I've never been a star-chaser. I don't stand in lines for autographs or thrust balls at famous people to sign. I don't go to Broadway shows, tour Hollywood homes, or even watch many movies. As for cards, I think I established the kind of collector I am way back when.
I don't need a map to the stars. Star cards are only slightly more interesting than "common" cards, and I'd rather have a card of that forgotten long reliever than a second card of an all-star.
But we don't live in that collecting world anymore and haven't for some time.
I'm going to go ahead and blame Fleer's SuperStar Specials.
OK, that's a little unfair. Fleer didn't activate the star-worshipping that we now know all by itself. It had partners in crime in Donruss, Upper Deck, Topps, Sportflics, Score, etc. And before I get too high on the horse, I'll remind everyone that my beloved Kellogg's 3-D Super Stars was almost nothing but star players.
But this is about Fleer and the SuperStar Special.
The genesis of the SuperStar Special, which from what I can gather ruled from 1983-94, arrived in Fleer's return to the hobby in 1981.
Fleer issued a second photo of certain star players in its set that year. The second card would replace the position designation with some sort of title, such as "Slugger".
There was no label for these cards at the time, just an extra card. As someone who had collected since 1975 with the standard of "one card per player," this was odd and kind of unnecessary.
Fleer didn't have much of a pattern for these initial cards.
Hal McRae's "extra" card contains an orange border, while the other Royals base cards have yellow borders (meanwhile George Foster's extra card has the same border color as his base card).
Reggie Jackson's title is on top of his name instead of below it.
But a pattern had been established, even if no one knew it at the time.
In 1982, Fleer continued with extra cards of certain star players, but then added a few extra cards at the back end of the set.
These look and feel like Super Star Specials, but that name is nowhere in sight. Just random pairings of star players.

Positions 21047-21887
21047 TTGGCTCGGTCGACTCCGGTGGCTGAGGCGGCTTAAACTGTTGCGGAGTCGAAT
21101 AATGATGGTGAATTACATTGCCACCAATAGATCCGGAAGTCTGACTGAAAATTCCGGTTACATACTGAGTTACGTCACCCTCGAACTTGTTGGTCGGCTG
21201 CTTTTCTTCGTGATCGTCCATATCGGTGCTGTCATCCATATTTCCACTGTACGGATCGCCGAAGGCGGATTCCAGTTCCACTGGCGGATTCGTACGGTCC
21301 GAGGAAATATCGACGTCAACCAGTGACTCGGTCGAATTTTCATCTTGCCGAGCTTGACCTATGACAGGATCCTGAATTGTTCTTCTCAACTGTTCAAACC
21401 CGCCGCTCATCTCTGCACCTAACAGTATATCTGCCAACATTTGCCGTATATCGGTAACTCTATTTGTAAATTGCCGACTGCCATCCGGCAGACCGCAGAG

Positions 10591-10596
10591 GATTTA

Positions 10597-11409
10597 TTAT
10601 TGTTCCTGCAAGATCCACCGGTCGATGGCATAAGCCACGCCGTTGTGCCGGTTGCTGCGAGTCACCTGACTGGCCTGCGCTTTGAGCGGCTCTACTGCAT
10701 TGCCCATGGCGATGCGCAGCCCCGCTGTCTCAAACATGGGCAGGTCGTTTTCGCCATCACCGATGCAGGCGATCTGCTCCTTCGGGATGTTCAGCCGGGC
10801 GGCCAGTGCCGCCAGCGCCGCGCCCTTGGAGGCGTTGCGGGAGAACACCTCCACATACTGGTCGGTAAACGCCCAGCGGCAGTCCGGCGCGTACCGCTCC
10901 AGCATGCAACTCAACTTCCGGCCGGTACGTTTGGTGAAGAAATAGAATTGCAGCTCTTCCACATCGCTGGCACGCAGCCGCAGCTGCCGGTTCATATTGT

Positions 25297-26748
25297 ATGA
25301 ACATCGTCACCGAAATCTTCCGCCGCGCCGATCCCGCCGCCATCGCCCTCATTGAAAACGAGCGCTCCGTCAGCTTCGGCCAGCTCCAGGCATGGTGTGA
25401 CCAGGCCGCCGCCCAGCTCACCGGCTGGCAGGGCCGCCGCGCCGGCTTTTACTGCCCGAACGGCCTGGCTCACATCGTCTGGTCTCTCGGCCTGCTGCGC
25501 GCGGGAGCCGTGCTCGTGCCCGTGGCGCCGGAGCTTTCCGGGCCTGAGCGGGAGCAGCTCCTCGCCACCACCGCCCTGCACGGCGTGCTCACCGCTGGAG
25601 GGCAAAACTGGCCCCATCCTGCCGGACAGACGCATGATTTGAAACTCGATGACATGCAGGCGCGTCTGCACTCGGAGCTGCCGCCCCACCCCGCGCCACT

Cropping wasn't a priority.
In 1983, Fleer decided to turn these kind of cards into a brand. It was a smart move, because random pairings of players are a bit baffling, but now ...
... there was a theme! And a nifty logo to go with it. Suddenly these cards were collectible. And searchable. And, thanks to the theme, you didn't need to wonder whether the player in your hand was a superstar. Fleer told you! It was your cardboard map to the stars.
In 1984, Fleer's Superstar Special logo changed from yellow to blue, and the lettering from red to yellow. The brand was blooming and for the second straight year, Superstar Specials came with puzzles!
Of course, it helped if the cards were cut the same way.
It was year 3 of the logo in 1985, this time with a red background and yellow lettering. Suddenly McDonald's sounds good and it's not just because of the Ray Kroc uniforms.
Back with your star maps for a fourth year, the Superstar Special logo was in the final year of its reign as a happy, round-faced, neon logo. The lettering was now red-and-black, and the stars shined as bright as ever.
A new season and a new logo for SuperStar Specials in 1987. For the first time, the logo featured a star -- novel concept, right? Also, for the first time, SuperStar Special was now SuperStar Specials -- with an "s". To emphasize the multiple players in these cards, I'm guessing.
Fleer obviously thought the logo was too big in 1987, because it shrank quite a bit in 1988. I can barely read that!
That logo is slightly larger, I believe. 1989 would be the last year that Fleer used that particular logo.
The logo took on a cartoon flavor in 1990 (I like it). It reminds me of the "More You Know" PSA blurbs from the 1980s. By the way, I have no idea whether Boggs or Greenwell are even a part of the rest of the picture.
By year 8 of the SuperStar Special, it was such an established brand that Fleer figured it could cover it up with things like Bo Jackson's head.
In 1991, Fleer did not identify its SuperStar Specials on the front of the card. Apparently banana puke borders were too sophisticated for cartoony graphics.
But if you turn over the card, then you know it's a SuperStar Special! Look at all that type.
Here is Fleer feeling guilty for the way it marginalized the SuperStar Special logo. In 1992, it was bigger than ever! The stars were now all one color.
In 1993, the three stars became an abundance of stars. And the SuperStar Special lettering was now in patriotic colors. And there was no "S" on Special for some strange reason.
In 1994, Fleer drastically revamped the logo. A giant star replaces the multiple stars. And foil replaces color (boo! The worst part of cards from the '90s). For the second straight year, the title for the card is buried on the back. The title for this one is "Batmen" (The title for the '93 card is "Brothers in Blue").
The SuperStar Special disappeared after that. I think inserts became too important at this time, and although I didn't find any Fleer insert called "SuperStar Special," it seems like it would have been a no-brainer.
In later years, Topps picked up the habit with "Classic Combos," but those didn't really work. Too many of those cards were action pictures and that's not in the spirit of the SuperStar Special or the SuperStar Special's ancestor, which is this:
These multi-player cards get better with distance, and I find myself enjoying the SuperStar Special cards -- particularly the ones from the early-to-mid 1980s -- much more now than I did then.
I don't need a map to the stars, but I'll take two dorky poses, an awful title and a glowing neon logo any day.